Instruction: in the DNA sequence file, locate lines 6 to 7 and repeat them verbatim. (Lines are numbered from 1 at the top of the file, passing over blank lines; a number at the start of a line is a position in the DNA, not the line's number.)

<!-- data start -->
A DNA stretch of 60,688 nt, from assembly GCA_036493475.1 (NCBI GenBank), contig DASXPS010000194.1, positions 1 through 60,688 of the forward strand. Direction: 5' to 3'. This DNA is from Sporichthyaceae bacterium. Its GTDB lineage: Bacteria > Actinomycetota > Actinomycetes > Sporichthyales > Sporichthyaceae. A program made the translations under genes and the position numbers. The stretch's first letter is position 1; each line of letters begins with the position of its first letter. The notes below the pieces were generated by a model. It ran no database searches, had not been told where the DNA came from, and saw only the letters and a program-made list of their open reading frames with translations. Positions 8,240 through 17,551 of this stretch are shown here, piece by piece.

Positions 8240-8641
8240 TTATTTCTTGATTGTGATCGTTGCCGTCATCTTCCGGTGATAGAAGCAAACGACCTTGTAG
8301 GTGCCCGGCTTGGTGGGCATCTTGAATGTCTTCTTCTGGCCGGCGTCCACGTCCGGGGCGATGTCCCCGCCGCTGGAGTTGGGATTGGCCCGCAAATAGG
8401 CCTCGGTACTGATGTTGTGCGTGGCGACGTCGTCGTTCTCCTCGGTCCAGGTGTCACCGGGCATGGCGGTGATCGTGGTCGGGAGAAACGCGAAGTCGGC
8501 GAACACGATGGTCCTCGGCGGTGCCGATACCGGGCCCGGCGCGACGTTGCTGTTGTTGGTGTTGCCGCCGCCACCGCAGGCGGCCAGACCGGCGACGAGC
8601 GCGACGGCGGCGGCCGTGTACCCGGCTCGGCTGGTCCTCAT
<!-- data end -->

8501 GAACACGATGGTCCTCGGCGGTGCCGATACCGGGCCCGGCGCGACGTTGCTGTTGTTGGTGTTGCCGCCGCCACCGCAGGCGGCCAGACCGGCGACGAGC
8601 GCGACGGCGGCGGCCGTGTACCCGGCTCGGCTGGTCCTCAT